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Teacher crunch worries IIMs

A few months ago, after getting a doctorate from IIM Ahmedabad, a research student joined Mittal Group for $2,00,000 a year. Another Ph.D student of IIM Calcutta landed a job in a UK bank for $2,50,000.

india Updated: Jan 16, 2006 04:55 IST

A few months ago, after getting a doctorate from IIM Ahmedabad, a research student joined Mittal Group for $2,00,000 a year. Another Ph.D student of IIM Calcutta landed a job in a UK bank for $2,50,000.

Both joined the research departments of these companies. The trend is there in other IIMs, too.

The trend spells doom for Indian Institutes of Management, which are worried about not being able to attract good faculty.

The last few years have been critical for IIMs as the boom in economy has made top companies look for experienced hands in research. “We lose four to five very good research students every year to these companies. It was just one or two a few years ago. For me, the tougher job is finding a good replacement though I have over 300 job applications,” said Bakul Dholakia, director, IIM Ahmedabad. The story is the same in most of the IIMs. “There is a shortage of 25-30 per cent in faculty in most IIMs,” said Shekhar Chaudhari, director, IIM Calcutta. The scene is slightly better in older institutes like IIM Ahmedabad and IIM Bangalore, where the shortage is between 15-20 per cent. “Problem arises when we have to start new programmes,” Dholakia said. Newer IIMs in Lucknow and Kozhikode have a higher teacher crunch.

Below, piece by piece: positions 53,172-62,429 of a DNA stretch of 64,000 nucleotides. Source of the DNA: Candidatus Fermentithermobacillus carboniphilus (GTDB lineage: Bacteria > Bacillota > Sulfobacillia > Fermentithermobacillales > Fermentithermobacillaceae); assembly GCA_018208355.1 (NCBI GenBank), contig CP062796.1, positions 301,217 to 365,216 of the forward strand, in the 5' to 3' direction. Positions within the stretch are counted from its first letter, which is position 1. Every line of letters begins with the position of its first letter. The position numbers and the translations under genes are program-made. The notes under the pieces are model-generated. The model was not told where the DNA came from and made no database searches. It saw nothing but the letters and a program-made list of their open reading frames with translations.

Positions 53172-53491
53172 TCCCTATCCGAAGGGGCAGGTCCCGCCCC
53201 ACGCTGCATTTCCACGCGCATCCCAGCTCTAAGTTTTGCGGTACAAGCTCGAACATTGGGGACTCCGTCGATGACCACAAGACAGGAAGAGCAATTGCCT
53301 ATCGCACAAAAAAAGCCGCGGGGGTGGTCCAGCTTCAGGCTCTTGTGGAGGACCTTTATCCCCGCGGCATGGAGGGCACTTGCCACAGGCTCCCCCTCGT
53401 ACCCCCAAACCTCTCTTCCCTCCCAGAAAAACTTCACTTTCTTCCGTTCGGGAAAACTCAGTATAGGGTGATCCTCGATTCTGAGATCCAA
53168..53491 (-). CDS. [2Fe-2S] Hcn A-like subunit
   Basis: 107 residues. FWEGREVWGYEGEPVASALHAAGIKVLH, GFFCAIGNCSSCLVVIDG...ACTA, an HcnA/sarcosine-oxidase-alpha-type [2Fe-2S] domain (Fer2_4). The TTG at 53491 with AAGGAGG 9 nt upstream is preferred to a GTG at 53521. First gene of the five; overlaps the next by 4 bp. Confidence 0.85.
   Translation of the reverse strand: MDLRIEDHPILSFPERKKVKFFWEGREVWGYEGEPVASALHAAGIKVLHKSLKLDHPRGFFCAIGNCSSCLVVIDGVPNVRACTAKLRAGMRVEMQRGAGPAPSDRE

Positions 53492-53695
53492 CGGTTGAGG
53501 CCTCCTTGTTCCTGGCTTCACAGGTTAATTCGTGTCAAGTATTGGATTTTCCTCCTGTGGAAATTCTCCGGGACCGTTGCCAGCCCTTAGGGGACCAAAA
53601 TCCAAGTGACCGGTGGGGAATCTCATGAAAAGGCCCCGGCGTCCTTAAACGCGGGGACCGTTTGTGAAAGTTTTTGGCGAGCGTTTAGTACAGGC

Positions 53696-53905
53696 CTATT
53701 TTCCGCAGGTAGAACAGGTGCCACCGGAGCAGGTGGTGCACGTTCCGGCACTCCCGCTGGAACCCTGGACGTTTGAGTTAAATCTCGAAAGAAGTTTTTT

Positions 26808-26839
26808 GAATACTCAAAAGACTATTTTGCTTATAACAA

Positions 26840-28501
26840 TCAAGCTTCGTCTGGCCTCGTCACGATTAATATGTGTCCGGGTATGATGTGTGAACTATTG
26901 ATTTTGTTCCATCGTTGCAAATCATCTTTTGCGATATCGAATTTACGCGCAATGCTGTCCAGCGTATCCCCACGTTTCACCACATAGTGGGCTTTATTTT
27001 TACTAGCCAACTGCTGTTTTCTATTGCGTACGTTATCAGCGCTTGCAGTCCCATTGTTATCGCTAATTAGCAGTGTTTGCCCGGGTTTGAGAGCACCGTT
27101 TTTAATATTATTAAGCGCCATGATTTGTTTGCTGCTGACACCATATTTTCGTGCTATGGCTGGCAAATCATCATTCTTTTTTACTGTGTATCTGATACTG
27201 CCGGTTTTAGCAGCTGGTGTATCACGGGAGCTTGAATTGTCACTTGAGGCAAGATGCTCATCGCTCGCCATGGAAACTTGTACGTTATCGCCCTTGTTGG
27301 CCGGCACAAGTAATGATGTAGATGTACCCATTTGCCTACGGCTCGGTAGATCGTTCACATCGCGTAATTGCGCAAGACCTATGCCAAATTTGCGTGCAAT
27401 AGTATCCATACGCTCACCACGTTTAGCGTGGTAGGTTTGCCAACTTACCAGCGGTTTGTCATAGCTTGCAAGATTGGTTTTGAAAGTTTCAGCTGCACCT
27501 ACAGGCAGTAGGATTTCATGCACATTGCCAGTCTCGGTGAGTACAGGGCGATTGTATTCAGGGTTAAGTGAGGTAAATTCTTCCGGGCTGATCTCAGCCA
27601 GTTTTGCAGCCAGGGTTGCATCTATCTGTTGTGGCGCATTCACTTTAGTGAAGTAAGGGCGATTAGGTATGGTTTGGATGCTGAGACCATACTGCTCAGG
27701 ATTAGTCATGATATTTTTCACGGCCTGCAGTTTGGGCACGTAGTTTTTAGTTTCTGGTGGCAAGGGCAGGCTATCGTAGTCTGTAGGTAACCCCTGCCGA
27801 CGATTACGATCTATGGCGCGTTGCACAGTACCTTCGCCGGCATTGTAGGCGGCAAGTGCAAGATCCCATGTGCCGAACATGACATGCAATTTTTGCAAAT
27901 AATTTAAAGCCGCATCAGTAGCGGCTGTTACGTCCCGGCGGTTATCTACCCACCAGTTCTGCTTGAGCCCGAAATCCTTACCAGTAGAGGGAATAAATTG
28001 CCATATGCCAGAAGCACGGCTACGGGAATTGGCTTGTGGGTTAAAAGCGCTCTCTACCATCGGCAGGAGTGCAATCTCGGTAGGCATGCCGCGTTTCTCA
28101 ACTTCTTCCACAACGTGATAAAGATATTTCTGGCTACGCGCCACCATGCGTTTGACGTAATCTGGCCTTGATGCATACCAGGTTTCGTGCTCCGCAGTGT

The situation is unlikely to improve, most IIM directors say, unless the Ministry of Human Resource Development (MHRD) looses its grip over recruitment. “We are bound to follow MHRD rules and regulations on recruitment and salary for the faculty. In this we have no autonomy,” said a professor.

The IIMs, on their part, have reportedly asked the ministry to revise the guidelines for appointing faculty. “The government can stipulate the basic criteria for appointing the faculty including salary. Paying higher should be left to us. This is a way to attract good and experienced faculty back to IIMs,” said a director. IIM directors say that faculty crunch is a major reason why the MHRD was not in favour of expanding their campuses outside the present areas.

The ministry, while rejecting IIM Bangalore’s proposal to set up a campus in Singapore, had suggested that the institutes should look for providing management education in states like Bihar.

First Published: Jan 16, 2006 04:34 IST